Nanotechnology Now

Our NanoNews Digest Sponsors



Heifer International

Wikipedia Affiliate Button


android tablet pc

Home > Press > Columbia Engineers Manipulate a Buckyball by Inserting a Single Water Molecule: Nanoscale Technology Used to Drive a “Big" C60 through a "Small" H2O May Help Drug Delivery

Abstract:
Columbia Engineering researchers have developed a technique to isolate a single water molecule inside a buckyball, or C60, and to drive motion of the so-called "big" nonpolar ball through the encapsulated "small" polar H2O molecule, a controlling transport mechanism in a nanochannel under an external electric field. They expect this method will lead to an array of new applications, including effective ways to control drug delivery and to assemble C60-based functional 3D structures at the nanoscale level, as well as expanding our understanding of single molecule properties. The study was published as a "Physics Focus" in the April 12 issue of Physical Review Letters.

Columbia Engineers Manipulate a Buckyball by Inserting a Single Water Molecule: Nanoscale Technology Used to Drive a “Big" C60 through a "Small" H2O May Help Drug Delivery

New York, NY | Posted on May 6th, 2013

"Buckyballs, more formally known as Buckminsterfullerenes, or fullerenes, are spherical, hollow molecular structures made of 60 carbon atoms, with the size of ~1 nm—6,000-8,000 times smaller than a regular red blood cell— and, because of their highly symmetrical structure, very hydrophobic core, covalent nonpolar bonds, and more importantly, relatively non-toxicity to the human body, they are a perfect container for drug molecules," explains Xi Chen, associate professor of earth and environmental engineering, who led the research. He and his team believe their work is the first attempt to manipulate a nonpolar molecule (C60) or structure by an inserted polar molecule (H2O).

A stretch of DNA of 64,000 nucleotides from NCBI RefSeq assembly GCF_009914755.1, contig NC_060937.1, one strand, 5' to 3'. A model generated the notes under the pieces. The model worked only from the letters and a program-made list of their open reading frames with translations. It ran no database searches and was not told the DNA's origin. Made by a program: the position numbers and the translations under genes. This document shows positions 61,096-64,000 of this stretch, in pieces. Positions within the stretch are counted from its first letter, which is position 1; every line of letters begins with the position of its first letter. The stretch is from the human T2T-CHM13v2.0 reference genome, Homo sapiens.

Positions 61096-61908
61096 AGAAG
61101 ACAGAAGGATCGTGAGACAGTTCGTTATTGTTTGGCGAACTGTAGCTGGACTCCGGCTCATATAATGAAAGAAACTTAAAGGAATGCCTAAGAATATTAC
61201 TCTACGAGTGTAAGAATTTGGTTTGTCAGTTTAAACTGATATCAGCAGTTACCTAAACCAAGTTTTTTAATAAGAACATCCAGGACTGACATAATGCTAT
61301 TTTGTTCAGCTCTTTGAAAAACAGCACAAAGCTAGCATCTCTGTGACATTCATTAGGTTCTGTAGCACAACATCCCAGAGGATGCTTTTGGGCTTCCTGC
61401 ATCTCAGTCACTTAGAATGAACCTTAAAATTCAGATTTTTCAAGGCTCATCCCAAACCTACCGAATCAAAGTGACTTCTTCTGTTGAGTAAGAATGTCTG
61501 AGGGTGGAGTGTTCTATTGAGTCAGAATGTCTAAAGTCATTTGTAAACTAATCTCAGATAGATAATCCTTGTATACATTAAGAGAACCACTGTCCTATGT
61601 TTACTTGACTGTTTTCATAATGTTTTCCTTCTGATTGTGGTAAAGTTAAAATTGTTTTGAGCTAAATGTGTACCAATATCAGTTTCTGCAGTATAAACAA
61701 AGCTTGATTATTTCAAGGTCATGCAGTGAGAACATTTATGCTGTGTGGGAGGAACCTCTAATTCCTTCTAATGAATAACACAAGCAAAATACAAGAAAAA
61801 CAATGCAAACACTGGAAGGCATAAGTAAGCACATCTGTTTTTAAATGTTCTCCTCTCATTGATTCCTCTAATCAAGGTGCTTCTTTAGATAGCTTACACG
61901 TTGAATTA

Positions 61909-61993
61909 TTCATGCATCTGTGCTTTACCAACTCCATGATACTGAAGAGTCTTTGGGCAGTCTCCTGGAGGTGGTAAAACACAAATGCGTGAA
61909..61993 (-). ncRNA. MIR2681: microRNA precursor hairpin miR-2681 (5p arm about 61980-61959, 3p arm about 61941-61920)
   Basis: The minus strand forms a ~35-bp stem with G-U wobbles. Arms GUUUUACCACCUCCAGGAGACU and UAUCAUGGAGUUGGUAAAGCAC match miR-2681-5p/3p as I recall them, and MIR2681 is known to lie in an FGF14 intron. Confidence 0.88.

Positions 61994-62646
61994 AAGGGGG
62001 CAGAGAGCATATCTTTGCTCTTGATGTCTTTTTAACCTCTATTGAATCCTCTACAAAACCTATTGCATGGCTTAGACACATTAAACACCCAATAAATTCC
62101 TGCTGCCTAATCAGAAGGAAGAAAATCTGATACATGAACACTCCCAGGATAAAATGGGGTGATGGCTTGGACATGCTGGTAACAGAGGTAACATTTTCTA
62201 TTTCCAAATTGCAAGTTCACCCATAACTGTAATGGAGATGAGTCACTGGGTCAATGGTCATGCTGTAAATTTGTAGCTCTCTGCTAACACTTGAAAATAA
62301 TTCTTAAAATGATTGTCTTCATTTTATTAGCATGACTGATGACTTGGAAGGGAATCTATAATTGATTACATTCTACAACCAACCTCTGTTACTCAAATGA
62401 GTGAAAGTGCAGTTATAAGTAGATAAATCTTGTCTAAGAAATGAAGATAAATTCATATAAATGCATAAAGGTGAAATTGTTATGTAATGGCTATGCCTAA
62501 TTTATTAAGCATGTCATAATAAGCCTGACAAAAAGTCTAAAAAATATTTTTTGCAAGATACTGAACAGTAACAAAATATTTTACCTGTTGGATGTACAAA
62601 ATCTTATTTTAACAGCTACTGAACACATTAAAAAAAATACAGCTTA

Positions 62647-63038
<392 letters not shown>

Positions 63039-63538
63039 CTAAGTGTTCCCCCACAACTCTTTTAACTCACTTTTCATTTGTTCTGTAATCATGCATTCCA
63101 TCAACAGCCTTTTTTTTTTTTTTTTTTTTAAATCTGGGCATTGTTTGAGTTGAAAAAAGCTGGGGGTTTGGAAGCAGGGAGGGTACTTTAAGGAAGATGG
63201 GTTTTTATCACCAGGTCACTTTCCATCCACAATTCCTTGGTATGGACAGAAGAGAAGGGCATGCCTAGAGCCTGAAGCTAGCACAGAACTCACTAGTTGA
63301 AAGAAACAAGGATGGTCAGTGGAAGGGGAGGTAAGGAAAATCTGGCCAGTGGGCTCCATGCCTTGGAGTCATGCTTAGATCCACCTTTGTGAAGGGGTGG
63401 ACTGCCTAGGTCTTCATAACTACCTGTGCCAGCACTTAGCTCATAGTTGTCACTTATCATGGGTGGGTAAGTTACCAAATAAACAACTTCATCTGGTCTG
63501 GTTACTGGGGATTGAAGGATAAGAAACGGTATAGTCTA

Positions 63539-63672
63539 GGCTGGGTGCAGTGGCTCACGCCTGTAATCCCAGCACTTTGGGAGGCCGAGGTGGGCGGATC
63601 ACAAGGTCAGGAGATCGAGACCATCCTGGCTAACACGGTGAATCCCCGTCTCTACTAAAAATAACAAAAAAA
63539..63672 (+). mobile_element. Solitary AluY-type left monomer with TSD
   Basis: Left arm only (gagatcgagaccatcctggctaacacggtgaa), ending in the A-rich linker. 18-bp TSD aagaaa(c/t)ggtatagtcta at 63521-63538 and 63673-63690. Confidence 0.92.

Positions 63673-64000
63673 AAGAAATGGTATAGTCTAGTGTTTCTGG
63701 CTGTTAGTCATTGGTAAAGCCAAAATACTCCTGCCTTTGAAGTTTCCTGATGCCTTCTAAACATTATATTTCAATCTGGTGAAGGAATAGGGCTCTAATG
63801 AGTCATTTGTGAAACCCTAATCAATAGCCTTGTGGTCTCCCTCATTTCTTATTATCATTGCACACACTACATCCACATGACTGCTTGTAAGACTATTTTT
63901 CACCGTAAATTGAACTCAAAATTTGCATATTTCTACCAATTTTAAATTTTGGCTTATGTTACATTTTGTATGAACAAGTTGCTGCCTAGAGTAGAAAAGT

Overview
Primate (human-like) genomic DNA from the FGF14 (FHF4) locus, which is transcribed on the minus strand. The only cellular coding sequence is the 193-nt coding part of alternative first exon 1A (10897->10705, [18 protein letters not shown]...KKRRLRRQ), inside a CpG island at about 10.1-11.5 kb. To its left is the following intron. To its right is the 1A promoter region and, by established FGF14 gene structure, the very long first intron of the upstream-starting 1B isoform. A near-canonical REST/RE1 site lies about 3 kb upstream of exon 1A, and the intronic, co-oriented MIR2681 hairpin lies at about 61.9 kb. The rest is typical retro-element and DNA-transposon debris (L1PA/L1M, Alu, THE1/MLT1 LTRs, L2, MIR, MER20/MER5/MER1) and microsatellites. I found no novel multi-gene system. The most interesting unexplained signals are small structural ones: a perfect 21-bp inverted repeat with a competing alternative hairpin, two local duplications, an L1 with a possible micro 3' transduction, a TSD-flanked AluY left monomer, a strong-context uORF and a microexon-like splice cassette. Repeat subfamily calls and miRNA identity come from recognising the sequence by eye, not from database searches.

Chen says his findings may open a new way of controlling and delivering a nonpolar "big" molecule like C60 through the encapsulated "small" polar molecule like H2O. This could lead to important applications in nanotech and biotech areas, including drug delivery where researchers can "imprison" the polar drug molecules inside a hollow structure and then guide them to their targets.

And, from a fundamental point of view, he hopes that the isolated, encapsulated single molecule, like the H2O one in his study, will provide an important platform for revealing and probing inherent characteristics of a single molecule, free from its outside environment.

"The important role of hydrogen bonds in the properties of water, like surface tension and viscosity, and the precise interactions between a single water molecule and hydrogen bonds, are still unclear," Chen notes, "so our new technique to isolate a single water molecule free from any hydrogen bonds provides an opportunity for answering these questions."

Since the discovery of C60 in the 1980s, scientists have been trying to solve the challenge of controlling a single C60. Several mechanical strategies involving AFM (atomic force microscopy) have been developed, but these are costly and time-intensive. The ability to drive a single C60 through a simple external force field, such as an electrical or magnetic field, would be a major step forward.